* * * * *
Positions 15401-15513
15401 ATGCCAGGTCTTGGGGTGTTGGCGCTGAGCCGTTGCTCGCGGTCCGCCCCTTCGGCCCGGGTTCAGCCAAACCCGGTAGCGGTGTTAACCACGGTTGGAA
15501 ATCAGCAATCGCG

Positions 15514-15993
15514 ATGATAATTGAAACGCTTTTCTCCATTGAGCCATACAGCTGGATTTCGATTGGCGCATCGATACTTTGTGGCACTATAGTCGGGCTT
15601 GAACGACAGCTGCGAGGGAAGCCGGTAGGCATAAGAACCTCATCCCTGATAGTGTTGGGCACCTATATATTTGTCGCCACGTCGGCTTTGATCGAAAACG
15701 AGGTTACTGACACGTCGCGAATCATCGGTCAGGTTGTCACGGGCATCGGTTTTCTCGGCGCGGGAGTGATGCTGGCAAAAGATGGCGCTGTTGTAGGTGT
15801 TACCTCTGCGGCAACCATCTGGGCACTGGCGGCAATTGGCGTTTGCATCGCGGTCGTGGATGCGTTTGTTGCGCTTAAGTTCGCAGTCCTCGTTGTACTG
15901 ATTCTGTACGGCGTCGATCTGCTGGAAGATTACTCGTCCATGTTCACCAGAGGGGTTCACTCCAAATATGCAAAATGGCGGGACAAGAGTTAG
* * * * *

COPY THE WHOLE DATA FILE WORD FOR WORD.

Positions 15401-15513
15401 ATGCCAGGTCTTGGGGTGTTGGCGCTGAGCCGTTGCTCGCGGTCCGCCCCTTCGGCCCGGGTTCAGCCAAACCCGGTAGCGGTGTTAACCACGGTTGGAA
15501 ATCAGCAATCGCG

Positions 15514-15993
15514 ATGATAATTGAAACGCTTTTCTCCATTGAGCCATACAGCTGGATTTCGATTGGCGCATCGATACTTTGTGGCACTATAGTCGGGCTT
15601 GAACGACAGCTGCGAGGGAAGCCGGTAGGCATAAGAACCTCATCCCTGATAGTGTTGGGCACCTATATATTTGTCGCCACGTCGGCTTTGATCGAAAACG
15701 AGGTTACTGACACGTCGCGAATCATCGGTCAGGTTGTCACGGGCATCGGTTTTCTCGGCGCGGGAGTGATGCTGGCAAAAGATGGCGCTGTTGTAGGTGT
15801 TACCTCTGCGGCAACCATCTGGGCACTGGCGGCAATTGGCGTTTGCATCGCGGTCGTGGATGCGTTTGTTGCGCTTAAGTTCGCAGTCCTCGTTGTACTG
15901 ATTCTGTACGGCGTCGATCTGCTGGAAGATTACTCGTCCATGTTCACCAGAGGGGTTCACTCCAAATATGCAAAATGGCGGGACAAGAGTTAG